When my great-grandfather moved westward from the New England north-west region of Inverell in the early 1890s to our current property he built a homestead on one of two separate holdings. The property was called Mona and the original house was of mud-brick and cypress pine. This early building was made with the black soil mud found on the property with the bricks formed with the addition of natural grasses and straw. A white-wash of lime completed the décor.
I can still recall walking through the oldest rooms in the dwelling. My great-grandparents kept separate bedrooms across a hallway, each with polished cypress pine ceilings, pressed metal features and large fireplaces. Large French doors opened onto a veranda and wonderful views of the bush. There was an adjoining kitchen with a connecting walk-through to the house – kitchens were always built separately back then because of the risk of fire – while other out-buildings gradually added included a large meat-house, washroom(laundry) with a wood-heated copper and two outside storehouses.
The original cypress pine frame of the homestead and the tongue and groove boards which gradually took over in popularity from mud-brick were hand-sawn from pine that grew on a ridge on the property. The ten-stand woolshed also built by my great-grandfather with the assistance of his brothers and other helpers was constructed entirely of hand-hewn cypress pine. If you couldn’t build something yourself back then you were certainly at a disadvantage and most craftsman who advertised themselves as builders were in the majority self-taught, their skills learnt on the job.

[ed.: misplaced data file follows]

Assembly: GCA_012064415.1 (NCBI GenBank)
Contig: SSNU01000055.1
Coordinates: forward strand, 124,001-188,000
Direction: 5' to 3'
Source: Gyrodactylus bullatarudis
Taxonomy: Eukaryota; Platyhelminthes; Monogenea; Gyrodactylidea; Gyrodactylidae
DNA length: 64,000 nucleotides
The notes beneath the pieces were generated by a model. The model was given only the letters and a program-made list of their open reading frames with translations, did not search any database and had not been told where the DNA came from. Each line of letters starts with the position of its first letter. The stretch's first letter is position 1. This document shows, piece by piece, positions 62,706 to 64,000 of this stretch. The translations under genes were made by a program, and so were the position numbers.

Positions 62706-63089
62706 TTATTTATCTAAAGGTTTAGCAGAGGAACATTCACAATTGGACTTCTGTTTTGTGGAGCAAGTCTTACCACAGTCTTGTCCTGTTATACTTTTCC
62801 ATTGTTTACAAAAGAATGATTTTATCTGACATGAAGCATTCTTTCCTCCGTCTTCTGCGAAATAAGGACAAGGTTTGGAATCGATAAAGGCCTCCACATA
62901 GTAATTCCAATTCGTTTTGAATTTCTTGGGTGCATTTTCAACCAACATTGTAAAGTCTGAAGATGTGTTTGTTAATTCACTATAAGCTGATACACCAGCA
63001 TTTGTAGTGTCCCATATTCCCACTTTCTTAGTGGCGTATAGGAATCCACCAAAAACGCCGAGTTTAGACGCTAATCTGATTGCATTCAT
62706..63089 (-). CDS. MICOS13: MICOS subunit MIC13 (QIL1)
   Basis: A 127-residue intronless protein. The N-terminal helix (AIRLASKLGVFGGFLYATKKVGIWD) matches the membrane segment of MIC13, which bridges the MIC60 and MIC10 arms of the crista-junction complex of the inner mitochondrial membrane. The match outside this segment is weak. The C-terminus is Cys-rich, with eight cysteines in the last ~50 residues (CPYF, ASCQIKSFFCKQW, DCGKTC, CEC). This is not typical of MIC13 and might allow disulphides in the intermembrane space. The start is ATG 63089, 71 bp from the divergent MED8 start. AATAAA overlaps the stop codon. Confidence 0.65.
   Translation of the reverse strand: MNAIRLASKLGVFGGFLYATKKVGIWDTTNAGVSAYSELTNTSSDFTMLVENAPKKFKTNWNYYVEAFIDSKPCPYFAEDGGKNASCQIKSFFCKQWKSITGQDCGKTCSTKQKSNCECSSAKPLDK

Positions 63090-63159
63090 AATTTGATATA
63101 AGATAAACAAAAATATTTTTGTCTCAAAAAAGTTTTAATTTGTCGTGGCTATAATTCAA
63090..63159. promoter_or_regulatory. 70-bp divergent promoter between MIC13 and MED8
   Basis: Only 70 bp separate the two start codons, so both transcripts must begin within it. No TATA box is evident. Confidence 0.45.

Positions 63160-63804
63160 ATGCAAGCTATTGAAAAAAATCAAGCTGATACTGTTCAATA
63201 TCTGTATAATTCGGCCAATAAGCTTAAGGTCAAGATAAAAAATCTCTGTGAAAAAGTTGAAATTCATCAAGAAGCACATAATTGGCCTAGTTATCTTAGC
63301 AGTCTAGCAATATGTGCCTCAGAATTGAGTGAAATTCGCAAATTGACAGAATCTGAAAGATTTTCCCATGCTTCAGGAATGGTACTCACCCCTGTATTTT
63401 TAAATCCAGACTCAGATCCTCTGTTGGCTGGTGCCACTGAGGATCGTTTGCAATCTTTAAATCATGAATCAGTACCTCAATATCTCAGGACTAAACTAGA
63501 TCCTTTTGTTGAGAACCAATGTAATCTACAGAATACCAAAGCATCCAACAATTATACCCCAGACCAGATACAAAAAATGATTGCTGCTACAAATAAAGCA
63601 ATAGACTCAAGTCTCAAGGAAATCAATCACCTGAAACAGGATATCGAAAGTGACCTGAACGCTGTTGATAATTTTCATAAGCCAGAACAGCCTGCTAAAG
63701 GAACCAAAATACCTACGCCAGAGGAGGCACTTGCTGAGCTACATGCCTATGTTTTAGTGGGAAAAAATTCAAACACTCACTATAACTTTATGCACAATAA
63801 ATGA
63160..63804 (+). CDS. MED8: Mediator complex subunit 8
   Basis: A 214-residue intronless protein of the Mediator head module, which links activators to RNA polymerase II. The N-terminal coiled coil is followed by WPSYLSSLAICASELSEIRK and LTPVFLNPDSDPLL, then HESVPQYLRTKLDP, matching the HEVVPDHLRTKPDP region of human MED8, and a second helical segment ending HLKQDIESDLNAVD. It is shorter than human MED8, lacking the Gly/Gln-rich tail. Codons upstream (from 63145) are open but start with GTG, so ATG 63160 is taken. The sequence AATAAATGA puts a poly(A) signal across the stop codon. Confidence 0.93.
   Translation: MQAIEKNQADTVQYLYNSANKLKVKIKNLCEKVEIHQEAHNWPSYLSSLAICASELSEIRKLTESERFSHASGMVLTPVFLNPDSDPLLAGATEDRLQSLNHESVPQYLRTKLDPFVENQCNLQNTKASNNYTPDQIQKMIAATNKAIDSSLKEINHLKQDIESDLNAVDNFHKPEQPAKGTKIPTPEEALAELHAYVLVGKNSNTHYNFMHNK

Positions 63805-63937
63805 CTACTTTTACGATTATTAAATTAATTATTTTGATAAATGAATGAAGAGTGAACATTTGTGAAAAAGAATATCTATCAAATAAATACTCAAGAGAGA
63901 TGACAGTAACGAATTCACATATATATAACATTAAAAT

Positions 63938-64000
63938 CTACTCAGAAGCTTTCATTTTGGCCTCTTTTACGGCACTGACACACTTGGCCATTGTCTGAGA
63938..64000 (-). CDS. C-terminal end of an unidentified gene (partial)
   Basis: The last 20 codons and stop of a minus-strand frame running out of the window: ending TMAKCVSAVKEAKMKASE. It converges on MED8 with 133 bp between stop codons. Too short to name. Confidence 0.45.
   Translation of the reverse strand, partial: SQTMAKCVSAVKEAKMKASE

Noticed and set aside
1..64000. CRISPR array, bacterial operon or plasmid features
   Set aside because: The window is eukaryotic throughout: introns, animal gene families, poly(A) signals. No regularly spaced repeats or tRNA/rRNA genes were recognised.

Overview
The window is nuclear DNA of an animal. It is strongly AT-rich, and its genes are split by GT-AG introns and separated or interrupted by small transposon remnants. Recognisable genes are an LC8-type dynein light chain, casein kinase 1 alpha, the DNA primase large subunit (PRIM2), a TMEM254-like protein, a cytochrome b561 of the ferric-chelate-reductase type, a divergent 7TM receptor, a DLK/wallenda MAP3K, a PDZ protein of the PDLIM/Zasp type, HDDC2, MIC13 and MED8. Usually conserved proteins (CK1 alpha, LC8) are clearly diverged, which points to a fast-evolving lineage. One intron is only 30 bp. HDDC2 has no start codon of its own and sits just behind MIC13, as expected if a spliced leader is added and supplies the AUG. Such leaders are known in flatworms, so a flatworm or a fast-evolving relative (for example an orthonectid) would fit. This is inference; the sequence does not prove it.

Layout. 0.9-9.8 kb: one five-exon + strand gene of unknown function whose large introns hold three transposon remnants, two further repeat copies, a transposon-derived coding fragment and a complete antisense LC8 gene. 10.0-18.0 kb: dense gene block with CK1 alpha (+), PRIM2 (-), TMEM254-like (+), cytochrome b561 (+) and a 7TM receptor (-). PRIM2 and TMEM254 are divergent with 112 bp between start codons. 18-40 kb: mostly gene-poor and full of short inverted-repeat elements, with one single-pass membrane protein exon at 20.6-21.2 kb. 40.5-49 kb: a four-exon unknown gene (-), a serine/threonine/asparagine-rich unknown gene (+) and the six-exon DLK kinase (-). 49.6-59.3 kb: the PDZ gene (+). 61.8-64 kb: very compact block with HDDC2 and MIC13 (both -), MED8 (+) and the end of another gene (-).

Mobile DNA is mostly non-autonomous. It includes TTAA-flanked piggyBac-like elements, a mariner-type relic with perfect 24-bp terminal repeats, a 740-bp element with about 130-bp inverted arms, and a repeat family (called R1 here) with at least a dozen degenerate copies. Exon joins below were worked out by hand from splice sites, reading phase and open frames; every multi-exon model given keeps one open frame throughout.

This second picture (below) taken in 1912 shows a load of ‘Mona’ wool off to market pulled by twelve horses. The ‘Castlevilla Team’ as the wool-wagon was known was used throughout our district for the transportation of wool and other produce until the 1950s. The wagon has been restored and is a permanent display at the Boomi Heritage Park.
Sadly the house and woolshed no-longer stand. The buildings were ruined by age and the movement of the land which destabilised house stumps, cracking walls, floors and ceilings. But the house site remains with its towering date palms, ancient bougainvillea and the rotting stump of a lemon tree which I recall picking fruit from up until the 1990s. My great-grandfather is buried on his land. A pioneer, like so many others. For those of you who read my novels, you can I hope, understand where my inspiration comes from. History, our history, Australian history is truly fascinating.